Thanks to search engines, and by extension, résumé-crawling software that HR departments use to pre-filter candidates, using the right nouns can either get you a job or keep you in the unemployment line.

The New Rules of Résumé Language

I’m not suggesting that you pack in as many nouns related to your field as possible. Keep it real, and just change the focus from verbs to nouns.

Careful. If you take this too far, your online résumé might look like this:

Originally posted 2009-08-17 10:20:39. Republished by Blog Post Promoter

Jul 07 2014

In 2006, when I still worked at Cisco, I started a little LinkedIn Group called “Cisco.”  Okay, not very creative or original. But I thought it was a good idea at the time to help Cisco folks leverage our mutual LinkedIn networks for career opportunities. HR didn’t like the idea though — which only made me want to do it more  ;-)

Today, my group has over 17,000 people, grows by 100 people every week, and houses discussions about job postings, business strategy, and even sales on Cisco gear.

Recently, however, requests to join became overwhelming, and I “hired” a co-manager to facilitate the group.

What is a LinkedIn Group?

Simply, within the vast network of separated professionals on LinkedIn, groups allow people to connect on a single theme. Groups are a great way to network with NEW people without introductions or cold calling. Why? Because you have something in common.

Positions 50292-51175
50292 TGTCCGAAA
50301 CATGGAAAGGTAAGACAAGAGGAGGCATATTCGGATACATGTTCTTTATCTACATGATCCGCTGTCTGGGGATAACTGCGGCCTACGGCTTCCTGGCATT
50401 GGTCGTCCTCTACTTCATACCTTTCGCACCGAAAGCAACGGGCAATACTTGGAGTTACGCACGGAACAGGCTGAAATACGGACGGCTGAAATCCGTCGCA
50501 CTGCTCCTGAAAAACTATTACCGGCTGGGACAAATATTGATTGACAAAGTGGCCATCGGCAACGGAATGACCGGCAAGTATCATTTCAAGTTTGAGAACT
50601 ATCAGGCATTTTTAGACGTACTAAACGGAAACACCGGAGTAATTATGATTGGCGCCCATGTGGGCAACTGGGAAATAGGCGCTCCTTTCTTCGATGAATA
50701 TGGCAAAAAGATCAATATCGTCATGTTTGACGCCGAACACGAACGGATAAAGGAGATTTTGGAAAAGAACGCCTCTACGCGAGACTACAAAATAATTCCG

Groups can be anything from alumni associations, professional associations, common interests, even companies and subsets within companies. Hell, you can even create your own group in about 2 minutes.

Why groups are a great job search tool

By joining and participating in a group, you (the job seeker) have a powerful way of adding value to and growing your online reputation. As a group facilitator, I can tell you who are the leaders of the discussion, and who are the valued contributors to the group. When you participate, people notice.

Furthermore, by being members of the same group as your target company, your odds of getting a favorable response to your job inquiry are much higher.

Group Guidelines for the Job Seeker